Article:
The Chinese virology institute at the center of U.S. allegations it may have been the source of the COVID-19 pandemic has three live strains of bat coronavirus on-site, but none match the new global contagion, its director has said.
Scientists think COVID-19 – which first emerged in the central Chinese city of Wuhan and has killed more than 340,000 people worldwide – originated in bats and could have been transmitted to people via another mammal.
But the director of the Wuhan Institute of Virology told state broadcaster CGTN that claims made by U.S. President Donald Trump and others that the virus could have leaked from the facility were "pure fabrication."
In the interview filmed on May 13 but broadcast Saturday night, Wang Yanyi said the center has "isolated and obtained some coronaviruses from bats."
"Now we have three strains of live viruses ... But their highest similarity to SARS-CoV-2 only reaches 79.8%," she said, referring to the coronavirus strain that causes COVID-19.
One of their research teams, led by professor Shi Zhengli, has been researching bat coronaviruses since 2004 and focused on the "source tracing of SARS," the strain behind another virus outbreak nearly two decades ago.
"We know that the whole genome of SARS-CoV-2 is only 80% similar to that of SARS. It's an obvious difference," she said.
"So, in professor Shi's past research, they didn't pay attention to such viruses which are less similar to the SARS virus."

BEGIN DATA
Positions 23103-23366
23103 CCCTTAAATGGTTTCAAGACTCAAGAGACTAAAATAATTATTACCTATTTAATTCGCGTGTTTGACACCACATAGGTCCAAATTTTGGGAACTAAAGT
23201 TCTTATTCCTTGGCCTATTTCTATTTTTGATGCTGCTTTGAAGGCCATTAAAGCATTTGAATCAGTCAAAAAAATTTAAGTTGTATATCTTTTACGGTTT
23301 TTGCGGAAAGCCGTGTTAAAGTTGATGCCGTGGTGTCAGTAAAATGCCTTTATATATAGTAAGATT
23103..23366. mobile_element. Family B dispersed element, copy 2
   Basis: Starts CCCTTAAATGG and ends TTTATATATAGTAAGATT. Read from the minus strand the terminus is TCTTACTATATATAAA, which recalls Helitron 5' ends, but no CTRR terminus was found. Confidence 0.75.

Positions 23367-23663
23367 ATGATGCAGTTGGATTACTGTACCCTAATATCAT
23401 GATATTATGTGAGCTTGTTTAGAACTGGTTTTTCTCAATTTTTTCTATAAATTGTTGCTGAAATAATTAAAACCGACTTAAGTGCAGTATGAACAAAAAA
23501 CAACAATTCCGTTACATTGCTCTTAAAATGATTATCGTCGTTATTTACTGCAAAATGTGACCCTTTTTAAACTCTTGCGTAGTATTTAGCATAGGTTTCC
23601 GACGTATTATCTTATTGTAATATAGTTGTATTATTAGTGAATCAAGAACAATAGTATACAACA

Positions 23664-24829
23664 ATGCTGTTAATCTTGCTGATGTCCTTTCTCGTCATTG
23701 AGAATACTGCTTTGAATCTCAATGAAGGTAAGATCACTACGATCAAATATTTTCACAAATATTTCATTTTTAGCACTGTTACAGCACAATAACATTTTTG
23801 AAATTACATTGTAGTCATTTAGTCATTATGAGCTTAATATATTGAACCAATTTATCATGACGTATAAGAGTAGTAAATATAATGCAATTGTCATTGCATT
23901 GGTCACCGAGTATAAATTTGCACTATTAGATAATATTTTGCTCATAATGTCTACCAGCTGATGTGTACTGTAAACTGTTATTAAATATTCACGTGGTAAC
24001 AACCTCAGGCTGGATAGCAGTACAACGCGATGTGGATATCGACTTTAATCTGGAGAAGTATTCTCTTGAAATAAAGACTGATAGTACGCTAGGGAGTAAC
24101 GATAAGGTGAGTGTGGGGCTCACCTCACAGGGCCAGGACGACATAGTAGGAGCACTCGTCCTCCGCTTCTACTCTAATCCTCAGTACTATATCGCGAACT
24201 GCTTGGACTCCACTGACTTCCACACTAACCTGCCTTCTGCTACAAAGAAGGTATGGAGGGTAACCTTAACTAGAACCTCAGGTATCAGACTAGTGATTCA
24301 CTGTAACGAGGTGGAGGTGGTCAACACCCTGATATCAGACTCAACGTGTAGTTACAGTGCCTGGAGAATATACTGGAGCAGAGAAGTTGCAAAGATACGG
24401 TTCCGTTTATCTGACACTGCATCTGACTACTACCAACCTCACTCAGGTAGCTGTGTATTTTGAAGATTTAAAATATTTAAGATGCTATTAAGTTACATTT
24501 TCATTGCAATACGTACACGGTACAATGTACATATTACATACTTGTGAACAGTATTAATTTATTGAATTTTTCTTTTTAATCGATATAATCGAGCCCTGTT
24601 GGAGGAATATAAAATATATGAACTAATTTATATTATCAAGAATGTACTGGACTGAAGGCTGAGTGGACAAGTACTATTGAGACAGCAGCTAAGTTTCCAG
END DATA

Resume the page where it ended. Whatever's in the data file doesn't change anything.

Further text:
Plans for more labs
Conspiracy rumors that the biosafety lab was involved in the outbreak swirled online for months before Trump and U.S. Secretary of State Mike Pompeo brought the theory into the mainstream by claiming that there is evidence the pathogen came from the institute.
The United States and Australia have called in recent weeks for an investigation into the origins of the pandemic.
Chinese scientists have said that the virus first emerged at a market selling live animals in Wuhan, though officials in Beijing more recently cast doubt about its origins.
Chinese Foreign Minister Wang Yi on Sunday blasted what he called efforts by U.S. politicians to "fabricate rumors" about the pathogen's origins and "stigmatize China."
He said China would be "open" to international cooperation to identify the source of the coronavirus, as long as an investigation is "free of political interference."
The World Health Organization has said Washington offered no evidence to support the "speculative" claims about the Wuhan lab.
The Wuhan lab has said it received samples of the then-unknown virus on Dec. 30, determined the viral genome sequence on Jan. 2 and submitted information on the pathogen to the WHO on Jan. 11.
Wang Yanyi said in the interview that before it received samples in December, their team had never "encountered, researched or kept the virus."
"In fact, like everyone else, we didn't even know the virus existed," she said. "How could it have leaked from our lab when we never had it?"
At a press conference Sunday, Zhao Chenxin, deputy secretary-general of the National Development and Reform Commission, said every Chinese prefecture must have its own P3 laboratory to ramp up preparations against infectious diseases.
Apart from the P3 lab plans – the second-highest biosafety classification for labs handling pathogens – Zhao said each city should also have a lower-level P2 laboratory so they could "quickly respond in a major epidemic."
The Wuhan institute has both P3 and P4 labs.
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